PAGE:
The Government is launching a crackdown on banks, insurers and other financial service providers in a bid to make them "treat their customers fairly".
Commerce and Consumer Affairs Minister Kris Faafoi says the new regime, announced on Wednesday, will regulate financial conduct and protect customers.
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"Under this new regime we are aiming to ban things like target-based sales incentives, which put profits ahead of people," Faafoi says.
"Incentives such as overseas trips or bonuses for selling a certain amount of insurance policies can lead to sales staff pressuring customers into buying unsuitable products, like policies they can never claim on. Removing these types of incentives will provide better protections for consumers from misconduct.
The measures the Government is introducing include:
- A new conduct licensing system for banks, insurers and non-bank deposit takers such as credit unions
- The new regime requiring these entities to meet high standards of customer treatment
- A ban on incentives which are based on meeting sales targets
These will be enforced by giving the Financial Markets Authority (FMA) the ability to direct licensed institutions to change behaviour, improve their systems and processes, as well as suspend or vary the conditions of a licence.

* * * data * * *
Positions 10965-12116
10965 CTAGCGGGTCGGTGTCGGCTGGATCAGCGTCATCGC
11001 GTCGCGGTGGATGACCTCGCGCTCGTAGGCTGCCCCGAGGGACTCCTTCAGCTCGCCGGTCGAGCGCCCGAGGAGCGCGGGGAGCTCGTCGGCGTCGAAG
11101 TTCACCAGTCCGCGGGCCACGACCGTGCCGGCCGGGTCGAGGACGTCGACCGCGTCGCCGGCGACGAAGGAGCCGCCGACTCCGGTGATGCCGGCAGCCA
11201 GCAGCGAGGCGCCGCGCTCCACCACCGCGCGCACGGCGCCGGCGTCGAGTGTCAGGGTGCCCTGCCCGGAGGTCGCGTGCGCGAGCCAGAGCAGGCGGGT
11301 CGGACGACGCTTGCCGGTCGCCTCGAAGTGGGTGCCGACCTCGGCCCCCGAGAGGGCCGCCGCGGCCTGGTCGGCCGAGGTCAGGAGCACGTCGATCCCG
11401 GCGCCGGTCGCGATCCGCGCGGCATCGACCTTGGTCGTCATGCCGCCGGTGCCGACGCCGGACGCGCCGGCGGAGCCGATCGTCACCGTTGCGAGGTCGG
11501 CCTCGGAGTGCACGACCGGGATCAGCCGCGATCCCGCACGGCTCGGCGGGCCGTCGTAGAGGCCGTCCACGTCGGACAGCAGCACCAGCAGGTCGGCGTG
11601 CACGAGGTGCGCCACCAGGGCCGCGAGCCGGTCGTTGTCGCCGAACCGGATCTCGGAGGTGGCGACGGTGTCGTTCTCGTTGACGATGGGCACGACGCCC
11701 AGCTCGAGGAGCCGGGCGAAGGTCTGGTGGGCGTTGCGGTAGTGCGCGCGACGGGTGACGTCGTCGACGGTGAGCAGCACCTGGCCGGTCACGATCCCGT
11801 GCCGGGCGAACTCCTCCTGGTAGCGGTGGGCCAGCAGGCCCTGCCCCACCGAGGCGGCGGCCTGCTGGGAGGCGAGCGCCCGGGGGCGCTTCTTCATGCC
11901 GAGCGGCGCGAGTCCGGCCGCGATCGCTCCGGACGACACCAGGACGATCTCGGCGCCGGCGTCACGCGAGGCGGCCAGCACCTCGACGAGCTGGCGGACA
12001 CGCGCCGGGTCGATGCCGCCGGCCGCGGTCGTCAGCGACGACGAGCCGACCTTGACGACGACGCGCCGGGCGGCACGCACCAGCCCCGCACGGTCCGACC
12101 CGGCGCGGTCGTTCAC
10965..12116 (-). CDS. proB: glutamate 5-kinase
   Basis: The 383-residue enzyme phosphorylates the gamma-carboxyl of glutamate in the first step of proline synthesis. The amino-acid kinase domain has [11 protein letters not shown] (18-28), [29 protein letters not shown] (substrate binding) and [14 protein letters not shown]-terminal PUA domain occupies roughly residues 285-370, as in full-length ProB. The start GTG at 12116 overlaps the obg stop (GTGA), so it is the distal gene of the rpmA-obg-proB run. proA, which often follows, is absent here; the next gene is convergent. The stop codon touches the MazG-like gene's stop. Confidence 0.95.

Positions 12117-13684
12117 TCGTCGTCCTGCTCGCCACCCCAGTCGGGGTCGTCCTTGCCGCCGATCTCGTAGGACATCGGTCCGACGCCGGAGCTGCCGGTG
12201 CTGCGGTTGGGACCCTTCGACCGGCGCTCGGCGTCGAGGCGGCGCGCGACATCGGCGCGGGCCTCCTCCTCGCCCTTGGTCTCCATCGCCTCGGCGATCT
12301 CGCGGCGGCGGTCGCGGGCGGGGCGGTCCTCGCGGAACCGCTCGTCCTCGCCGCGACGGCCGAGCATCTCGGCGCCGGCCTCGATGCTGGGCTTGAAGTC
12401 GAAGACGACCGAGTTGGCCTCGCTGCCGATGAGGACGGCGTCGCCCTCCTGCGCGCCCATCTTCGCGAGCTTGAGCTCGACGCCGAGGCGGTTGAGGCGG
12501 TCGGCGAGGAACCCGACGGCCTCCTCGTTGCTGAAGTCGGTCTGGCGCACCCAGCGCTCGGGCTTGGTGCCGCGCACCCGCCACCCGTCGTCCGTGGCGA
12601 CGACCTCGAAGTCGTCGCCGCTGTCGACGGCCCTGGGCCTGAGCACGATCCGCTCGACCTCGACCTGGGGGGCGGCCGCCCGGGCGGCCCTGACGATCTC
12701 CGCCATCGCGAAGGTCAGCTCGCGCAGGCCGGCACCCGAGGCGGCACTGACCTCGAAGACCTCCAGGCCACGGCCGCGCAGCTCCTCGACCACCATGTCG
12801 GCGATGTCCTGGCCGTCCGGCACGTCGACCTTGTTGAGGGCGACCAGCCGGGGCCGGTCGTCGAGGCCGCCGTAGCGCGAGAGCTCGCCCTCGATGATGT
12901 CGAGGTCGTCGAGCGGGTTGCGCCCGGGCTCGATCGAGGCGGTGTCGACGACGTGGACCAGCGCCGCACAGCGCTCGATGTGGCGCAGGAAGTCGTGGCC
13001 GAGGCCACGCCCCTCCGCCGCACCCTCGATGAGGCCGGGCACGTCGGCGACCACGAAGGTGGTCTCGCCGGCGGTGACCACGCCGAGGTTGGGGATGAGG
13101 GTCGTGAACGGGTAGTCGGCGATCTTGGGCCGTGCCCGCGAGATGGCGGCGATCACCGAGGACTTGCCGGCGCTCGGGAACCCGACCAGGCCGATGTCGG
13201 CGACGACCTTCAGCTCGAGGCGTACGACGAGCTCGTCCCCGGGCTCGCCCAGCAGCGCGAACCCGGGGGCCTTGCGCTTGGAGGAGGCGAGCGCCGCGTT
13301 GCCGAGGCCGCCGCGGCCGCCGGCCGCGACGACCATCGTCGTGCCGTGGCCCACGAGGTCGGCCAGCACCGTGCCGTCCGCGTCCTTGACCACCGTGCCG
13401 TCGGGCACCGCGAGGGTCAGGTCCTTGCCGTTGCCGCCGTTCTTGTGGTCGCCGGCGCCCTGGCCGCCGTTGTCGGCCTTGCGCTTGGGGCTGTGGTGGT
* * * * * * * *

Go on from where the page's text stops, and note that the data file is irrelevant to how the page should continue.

Financial institutions will face strong financial penalties for breaching their obligations under the regime.
"New Zealanders need to be confident that the financial advice, products and services they are buying will be appropriate to their circumstances and meet their needs," Faafoi says.
Action taken after damning reviews
The Government's actions come after damning reviews into New Zealand's banking and insurance sectors.
A major review of the conduct and culture of our biggest banks in 2018 found that many Kiwis don't trust them.
It did not find evidence of widespread misconduct, but their findings were enough to prompt a stern warning from regulators.
"Some banks appear reactive at best to these issues, and complacent at worst," says FMA CEO Rob Everett said at the time.
And a 2019 report into the New Zealand life insurance industry from the FMA and Reserve Bank said it puts profit ahead of people.
It found "extensive weaknesses" in life insurers' systems, and a "lack of focus" on customers. There were "several instances of poor conduct" and a "small number of cases of potential misconduct".
"Overall the report shows the life insurance sector in a poor light," Everett said at the time.
"Life insurers have been complacent about considering conduct risk, too slow to make changes following previous FMA reviews and not sufficiently focused on developing a culture that balances the interests of shareholders with those of customers."